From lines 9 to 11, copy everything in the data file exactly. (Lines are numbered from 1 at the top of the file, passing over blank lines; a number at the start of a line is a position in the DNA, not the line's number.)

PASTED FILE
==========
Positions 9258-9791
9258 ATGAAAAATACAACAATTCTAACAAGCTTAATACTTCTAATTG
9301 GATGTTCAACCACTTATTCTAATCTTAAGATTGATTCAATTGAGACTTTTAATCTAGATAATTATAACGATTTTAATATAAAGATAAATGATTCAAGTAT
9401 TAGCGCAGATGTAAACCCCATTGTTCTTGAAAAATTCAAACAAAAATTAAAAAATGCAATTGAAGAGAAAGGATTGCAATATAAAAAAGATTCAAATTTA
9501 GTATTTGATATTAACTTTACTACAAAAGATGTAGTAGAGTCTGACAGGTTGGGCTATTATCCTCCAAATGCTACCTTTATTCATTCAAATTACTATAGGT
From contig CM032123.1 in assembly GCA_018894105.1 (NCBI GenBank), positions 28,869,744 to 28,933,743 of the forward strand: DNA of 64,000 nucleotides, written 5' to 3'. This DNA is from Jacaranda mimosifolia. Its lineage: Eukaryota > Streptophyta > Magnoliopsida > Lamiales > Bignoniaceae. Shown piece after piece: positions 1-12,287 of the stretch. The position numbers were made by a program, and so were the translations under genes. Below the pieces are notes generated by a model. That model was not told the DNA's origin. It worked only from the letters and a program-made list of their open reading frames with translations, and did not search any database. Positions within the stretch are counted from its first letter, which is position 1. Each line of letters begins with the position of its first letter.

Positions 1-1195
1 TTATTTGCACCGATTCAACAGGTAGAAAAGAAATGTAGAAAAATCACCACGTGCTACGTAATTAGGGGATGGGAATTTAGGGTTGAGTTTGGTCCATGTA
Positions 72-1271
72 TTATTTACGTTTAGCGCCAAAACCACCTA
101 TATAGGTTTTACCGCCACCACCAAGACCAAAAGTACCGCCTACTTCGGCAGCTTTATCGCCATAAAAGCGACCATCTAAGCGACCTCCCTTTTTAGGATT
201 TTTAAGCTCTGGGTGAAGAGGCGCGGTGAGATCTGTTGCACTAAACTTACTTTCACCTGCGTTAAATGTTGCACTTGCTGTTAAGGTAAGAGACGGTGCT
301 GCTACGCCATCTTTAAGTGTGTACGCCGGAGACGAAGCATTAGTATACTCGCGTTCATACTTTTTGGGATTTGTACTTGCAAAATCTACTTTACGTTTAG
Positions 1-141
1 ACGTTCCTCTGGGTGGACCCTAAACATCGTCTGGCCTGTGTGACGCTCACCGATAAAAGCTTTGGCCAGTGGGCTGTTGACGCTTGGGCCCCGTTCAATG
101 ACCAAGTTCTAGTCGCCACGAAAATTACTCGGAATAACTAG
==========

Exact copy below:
Positions 72-1271
72 TTATTTACGTTTAGCGCCAAAACCACCTA
101 TATAGGTTTTACCGCCACCACCAAGACCAAAAGTACCGCCTACTTCGGCAGCTTTATCGCCATAAAAGCGACCATCTAAGCGACCTCCCTTTTTAGGATT